and, ultimately, our planet and ourselves. From what we can tell, these first stars were bloated monsters up to 100 times the size of our sun that lived fast, burned bright and died within a few million years. Was that long enough to form their own galaxies, or to influence their formation – or was it their less flamboyant successors that first found safety and stability in numbers?

Cosmic monsters that have survived into our times also pose puzzles. The centre of the Milky Way, and every galaxy like it, seems to host a black hole with a mass millions or even billions of times that of the sun. How did they get that big? One theory is that they began as star-sized black holes, produced when massive stars exploded and fell in on themselves, and then slowly grew by sucking in gas and surrounding stars. Yet a typical supermassive black hole would need longer than the age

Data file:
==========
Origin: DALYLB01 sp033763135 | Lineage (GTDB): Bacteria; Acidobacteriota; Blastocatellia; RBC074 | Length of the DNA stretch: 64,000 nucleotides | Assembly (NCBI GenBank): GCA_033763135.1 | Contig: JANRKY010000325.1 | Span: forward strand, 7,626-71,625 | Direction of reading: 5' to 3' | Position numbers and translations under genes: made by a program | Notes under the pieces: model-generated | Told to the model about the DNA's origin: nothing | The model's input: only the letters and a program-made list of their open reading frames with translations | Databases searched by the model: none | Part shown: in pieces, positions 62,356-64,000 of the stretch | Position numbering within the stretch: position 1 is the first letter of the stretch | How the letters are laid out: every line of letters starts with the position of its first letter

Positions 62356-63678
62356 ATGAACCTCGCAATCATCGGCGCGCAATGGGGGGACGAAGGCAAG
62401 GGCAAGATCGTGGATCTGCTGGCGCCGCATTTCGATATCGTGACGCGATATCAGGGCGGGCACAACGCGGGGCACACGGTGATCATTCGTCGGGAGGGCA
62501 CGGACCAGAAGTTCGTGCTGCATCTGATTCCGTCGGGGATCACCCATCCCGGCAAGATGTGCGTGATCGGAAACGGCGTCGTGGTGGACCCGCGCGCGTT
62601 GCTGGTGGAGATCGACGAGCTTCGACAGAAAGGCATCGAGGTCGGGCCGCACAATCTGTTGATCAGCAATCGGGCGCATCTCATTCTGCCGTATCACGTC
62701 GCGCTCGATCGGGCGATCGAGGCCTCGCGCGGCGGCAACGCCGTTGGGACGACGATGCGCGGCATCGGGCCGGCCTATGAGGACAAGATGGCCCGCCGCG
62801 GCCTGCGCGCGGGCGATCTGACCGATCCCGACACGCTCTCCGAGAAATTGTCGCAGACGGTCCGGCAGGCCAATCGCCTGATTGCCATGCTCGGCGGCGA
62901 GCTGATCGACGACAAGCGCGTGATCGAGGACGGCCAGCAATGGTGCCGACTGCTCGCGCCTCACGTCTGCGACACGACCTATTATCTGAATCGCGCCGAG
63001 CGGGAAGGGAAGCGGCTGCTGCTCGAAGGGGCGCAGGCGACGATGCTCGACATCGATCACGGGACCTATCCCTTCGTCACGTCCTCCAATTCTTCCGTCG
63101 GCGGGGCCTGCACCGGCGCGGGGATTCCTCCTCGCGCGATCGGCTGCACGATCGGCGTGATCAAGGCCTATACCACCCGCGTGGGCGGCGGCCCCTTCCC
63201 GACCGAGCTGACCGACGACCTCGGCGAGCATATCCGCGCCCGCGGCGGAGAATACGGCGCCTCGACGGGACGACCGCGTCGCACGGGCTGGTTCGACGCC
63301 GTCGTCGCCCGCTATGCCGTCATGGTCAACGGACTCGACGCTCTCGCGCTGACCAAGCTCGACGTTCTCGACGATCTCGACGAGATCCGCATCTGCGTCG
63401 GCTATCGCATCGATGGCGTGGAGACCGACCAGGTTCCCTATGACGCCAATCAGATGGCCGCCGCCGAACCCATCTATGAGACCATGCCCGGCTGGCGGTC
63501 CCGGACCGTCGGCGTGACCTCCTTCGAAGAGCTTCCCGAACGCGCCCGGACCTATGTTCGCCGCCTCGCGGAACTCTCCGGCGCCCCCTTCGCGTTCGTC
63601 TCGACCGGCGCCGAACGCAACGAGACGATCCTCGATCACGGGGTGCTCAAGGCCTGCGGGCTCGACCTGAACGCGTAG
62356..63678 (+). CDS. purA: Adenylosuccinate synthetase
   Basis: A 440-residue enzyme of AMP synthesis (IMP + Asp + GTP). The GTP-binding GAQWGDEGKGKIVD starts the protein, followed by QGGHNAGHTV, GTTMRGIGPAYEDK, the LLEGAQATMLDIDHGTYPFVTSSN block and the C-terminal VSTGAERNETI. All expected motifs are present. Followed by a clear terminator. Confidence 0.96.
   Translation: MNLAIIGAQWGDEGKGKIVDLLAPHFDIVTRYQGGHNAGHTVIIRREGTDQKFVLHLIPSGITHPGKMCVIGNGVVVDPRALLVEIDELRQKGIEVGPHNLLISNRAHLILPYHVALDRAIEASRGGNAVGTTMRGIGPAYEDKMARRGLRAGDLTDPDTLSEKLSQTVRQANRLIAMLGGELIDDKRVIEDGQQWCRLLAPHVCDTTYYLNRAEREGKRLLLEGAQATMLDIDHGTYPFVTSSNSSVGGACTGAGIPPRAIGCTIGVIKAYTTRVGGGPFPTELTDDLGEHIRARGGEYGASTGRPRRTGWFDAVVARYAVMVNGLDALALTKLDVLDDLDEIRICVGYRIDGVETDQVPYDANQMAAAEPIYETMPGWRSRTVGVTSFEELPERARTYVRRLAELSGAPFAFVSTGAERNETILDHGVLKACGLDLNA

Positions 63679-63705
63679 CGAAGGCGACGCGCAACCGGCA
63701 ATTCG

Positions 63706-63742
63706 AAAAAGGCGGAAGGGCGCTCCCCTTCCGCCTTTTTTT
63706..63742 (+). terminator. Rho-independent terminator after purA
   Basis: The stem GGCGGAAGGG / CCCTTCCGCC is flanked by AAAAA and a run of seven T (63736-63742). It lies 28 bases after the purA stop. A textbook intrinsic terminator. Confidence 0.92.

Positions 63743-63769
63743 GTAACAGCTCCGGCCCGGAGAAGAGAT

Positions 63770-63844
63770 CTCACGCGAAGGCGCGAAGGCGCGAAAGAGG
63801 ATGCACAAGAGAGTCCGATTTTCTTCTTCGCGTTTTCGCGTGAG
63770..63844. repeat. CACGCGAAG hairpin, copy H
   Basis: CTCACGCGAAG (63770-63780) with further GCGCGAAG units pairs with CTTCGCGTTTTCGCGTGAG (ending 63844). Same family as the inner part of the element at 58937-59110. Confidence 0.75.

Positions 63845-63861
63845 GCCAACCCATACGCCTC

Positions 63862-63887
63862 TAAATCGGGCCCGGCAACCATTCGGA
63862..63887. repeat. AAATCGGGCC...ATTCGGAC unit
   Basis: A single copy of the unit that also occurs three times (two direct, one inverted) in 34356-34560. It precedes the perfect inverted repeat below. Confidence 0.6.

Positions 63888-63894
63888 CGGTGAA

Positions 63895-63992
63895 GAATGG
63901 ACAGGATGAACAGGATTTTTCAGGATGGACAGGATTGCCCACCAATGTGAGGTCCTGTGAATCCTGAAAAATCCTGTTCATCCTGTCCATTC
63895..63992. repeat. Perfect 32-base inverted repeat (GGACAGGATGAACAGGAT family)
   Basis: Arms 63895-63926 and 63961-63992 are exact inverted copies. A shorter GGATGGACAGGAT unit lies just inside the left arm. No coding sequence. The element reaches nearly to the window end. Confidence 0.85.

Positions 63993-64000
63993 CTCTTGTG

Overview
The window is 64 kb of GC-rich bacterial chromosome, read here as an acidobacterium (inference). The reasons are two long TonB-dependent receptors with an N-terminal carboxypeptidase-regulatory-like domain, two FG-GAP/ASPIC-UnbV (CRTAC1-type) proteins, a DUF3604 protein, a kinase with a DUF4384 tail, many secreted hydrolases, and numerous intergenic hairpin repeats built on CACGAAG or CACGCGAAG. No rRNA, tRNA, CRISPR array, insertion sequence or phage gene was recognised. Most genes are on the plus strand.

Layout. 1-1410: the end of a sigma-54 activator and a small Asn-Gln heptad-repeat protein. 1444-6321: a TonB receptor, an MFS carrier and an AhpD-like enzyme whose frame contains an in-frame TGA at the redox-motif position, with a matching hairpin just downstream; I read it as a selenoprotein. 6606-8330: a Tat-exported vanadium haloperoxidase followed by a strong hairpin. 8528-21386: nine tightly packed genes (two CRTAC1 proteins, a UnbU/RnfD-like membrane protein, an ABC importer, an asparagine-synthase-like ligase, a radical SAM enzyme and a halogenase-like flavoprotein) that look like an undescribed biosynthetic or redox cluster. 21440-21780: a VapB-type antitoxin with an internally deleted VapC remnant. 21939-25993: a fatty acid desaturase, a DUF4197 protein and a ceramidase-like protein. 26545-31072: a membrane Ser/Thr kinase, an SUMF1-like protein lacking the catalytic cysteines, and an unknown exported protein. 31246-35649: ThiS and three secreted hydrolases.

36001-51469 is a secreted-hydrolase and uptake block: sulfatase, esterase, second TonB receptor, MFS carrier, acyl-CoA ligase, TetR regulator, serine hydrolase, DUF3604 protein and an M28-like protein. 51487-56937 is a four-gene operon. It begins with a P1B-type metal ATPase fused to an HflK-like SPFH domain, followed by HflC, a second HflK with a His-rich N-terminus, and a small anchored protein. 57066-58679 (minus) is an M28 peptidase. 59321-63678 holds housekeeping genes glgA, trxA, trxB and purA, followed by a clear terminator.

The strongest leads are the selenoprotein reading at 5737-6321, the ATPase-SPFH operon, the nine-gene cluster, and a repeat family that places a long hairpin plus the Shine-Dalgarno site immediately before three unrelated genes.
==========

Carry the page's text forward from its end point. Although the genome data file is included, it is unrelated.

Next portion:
of the universe to swallow enough material. An alternative theory is that they were simply born big, produced directly by the collapse of massive amounts of primordial gas.

And was it ultraviolet light from the first stars, or X-rays emitted by these black holes as they fed, that caused the epoch of reionisation? Our Milky Way was a product of the universe’s dark ages – so asking these questions is again an investigation into our own origins.

We might look for answers by building even larger, more sensitive telescopes to look even further back towards the big bang. At least in the foreseeable future, however, that can only give us a partial view: the objects of interest are so far away that even the most gargantuan telescopes currently planned will see only the very brightest.